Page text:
The Fribourg International Film Festival melts into an exciting pot of movies every March. Held in the delightful Swiss city that lies picturesquely on either side of the River Sarine, the Festival will unroll its 27th edition on March 16 with 90 features and 20 shorts from 45 countries. The Festival’s most awaited section remains the international competition – this year with 12 films.
Outside competition, movies on sport and very interestingly on children in crises (in times such as now when they are in peril) are major attractions.
Escape to Victory explores ice hockey in India, Korean table-tennis, football in Latin America and Norway’s curling among a host of other sports. The bold Indian production, One More, by Shivajee Chandrabhushan will be among the many in this basket. The ingenuity of a sports team in using a frozen pond in Ladakh as an ice hockey rink will be shown in a documentary.
Children are especially sensitive to crises. Benjamin Avila's Infancia Clandestina, for example, looks back on the Argentina of the 1970s. The film narrates the story of Benjamin himself, whose childhood was shaped by torture and death.
This year, the Festival’s brand new Family Programme – which aims at getting the whole family to visit the cinema together -- will begin by focussing on India. There could not have been a better choice than this country, for it is in India – with its huge movie production and which is celebrating 100 years of its home grown cinema -- where film is still a joyous occasion for a family to get together. One of the three movies here will be Arjun: The Warrior Prince by Arnab Chaudhuri.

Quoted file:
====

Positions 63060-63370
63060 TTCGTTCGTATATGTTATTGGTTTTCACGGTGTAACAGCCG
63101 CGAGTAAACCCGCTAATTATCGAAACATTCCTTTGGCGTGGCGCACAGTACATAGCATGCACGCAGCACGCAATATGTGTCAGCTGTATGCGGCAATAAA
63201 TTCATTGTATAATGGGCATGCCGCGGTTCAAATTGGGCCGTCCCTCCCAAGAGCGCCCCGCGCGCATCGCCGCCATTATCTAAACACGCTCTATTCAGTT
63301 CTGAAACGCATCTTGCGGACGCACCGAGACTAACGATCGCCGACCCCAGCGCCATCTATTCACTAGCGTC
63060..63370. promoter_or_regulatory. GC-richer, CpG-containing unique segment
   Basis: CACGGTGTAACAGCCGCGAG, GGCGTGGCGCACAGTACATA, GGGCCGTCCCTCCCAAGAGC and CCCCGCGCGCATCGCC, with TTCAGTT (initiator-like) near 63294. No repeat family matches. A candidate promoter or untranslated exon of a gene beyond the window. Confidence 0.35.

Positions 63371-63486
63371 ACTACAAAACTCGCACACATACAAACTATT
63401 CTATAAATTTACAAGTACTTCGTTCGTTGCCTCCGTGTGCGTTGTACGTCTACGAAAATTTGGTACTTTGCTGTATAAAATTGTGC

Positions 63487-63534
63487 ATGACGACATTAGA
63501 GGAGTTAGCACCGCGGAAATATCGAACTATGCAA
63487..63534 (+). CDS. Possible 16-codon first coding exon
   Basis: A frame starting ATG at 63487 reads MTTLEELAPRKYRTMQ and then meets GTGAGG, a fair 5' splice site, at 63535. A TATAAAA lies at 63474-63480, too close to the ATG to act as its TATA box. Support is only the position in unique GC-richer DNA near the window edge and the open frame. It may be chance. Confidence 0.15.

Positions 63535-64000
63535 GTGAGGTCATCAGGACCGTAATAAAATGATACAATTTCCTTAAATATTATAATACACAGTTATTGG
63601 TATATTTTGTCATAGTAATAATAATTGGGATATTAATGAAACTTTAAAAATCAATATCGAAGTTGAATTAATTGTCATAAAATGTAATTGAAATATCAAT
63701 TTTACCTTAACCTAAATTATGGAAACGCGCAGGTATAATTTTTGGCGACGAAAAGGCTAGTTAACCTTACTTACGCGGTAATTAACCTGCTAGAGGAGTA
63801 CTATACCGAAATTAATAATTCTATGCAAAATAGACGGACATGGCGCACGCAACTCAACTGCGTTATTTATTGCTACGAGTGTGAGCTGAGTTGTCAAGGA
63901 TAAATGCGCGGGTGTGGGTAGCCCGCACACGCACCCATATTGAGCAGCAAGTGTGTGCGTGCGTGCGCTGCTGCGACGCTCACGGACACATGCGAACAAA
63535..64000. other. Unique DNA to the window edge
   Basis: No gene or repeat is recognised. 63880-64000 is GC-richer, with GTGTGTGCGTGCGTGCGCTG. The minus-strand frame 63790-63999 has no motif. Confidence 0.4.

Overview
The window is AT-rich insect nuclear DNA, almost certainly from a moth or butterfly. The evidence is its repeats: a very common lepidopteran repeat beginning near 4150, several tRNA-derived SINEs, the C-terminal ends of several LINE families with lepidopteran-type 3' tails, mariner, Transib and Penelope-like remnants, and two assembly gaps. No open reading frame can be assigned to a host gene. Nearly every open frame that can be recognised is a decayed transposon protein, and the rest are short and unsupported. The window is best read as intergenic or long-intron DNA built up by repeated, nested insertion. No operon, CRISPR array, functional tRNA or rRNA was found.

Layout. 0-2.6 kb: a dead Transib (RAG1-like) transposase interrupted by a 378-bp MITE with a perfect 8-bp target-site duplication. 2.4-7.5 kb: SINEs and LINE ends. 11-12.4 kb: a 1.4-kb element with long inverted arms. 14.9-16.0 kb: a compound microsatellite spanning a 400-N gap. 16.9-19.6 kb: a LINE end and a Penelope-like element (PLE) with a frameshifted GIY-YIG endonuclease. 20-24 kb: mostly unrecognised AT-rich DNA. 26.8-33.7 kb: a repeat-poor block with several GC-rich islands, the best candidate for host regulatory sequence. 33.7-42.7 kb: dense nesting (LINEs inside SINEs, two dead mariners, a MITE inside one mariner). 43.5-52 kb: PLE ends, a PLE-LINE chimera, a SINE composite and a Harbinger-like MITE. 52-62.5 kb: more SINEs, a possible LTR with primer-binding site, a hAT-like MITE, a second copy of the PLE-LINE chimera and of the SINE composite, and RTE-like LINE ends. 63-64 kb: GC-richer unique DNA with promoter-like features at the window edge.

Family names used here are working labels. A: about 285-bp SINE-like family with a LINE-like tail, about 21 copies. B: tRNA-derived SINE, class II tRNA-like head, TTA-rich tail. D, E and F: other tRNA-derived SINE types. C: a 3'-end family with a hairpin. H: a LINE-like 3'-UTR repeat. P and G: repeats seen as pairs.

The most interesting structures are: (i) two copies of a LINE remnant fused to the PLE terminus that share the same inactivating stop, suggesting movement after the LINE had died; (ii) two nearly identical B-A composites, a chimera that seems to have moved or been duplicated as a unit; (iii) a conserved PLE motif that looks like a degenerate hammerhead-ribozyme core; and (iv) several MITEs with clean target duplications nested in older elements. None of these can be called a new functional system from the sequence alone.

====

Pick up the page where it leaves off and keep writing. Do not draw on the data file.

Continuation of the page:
While the ace Canadian director Atom Egoyan (Where The Truth Lies, Felicia’s Journey, The Sweet Hereafter) will present his Armenia (a selection of films that helps him recall his own roots) at the Festival, Uzbekistan’s astonishingly diverse cinematic creativity and South Korean gems will also be on exhibition. What is more, a panorama of Swiss productions – movies made outside and those set within its gorgeous locales – will unfold as well.
Fribourg’s competition will -- as usual – screen the works of budding talents and great masters.
The Festival will run till March 23.
(Gautaman Bhaskaran is a veteran film critic who covers many festivals across continents.)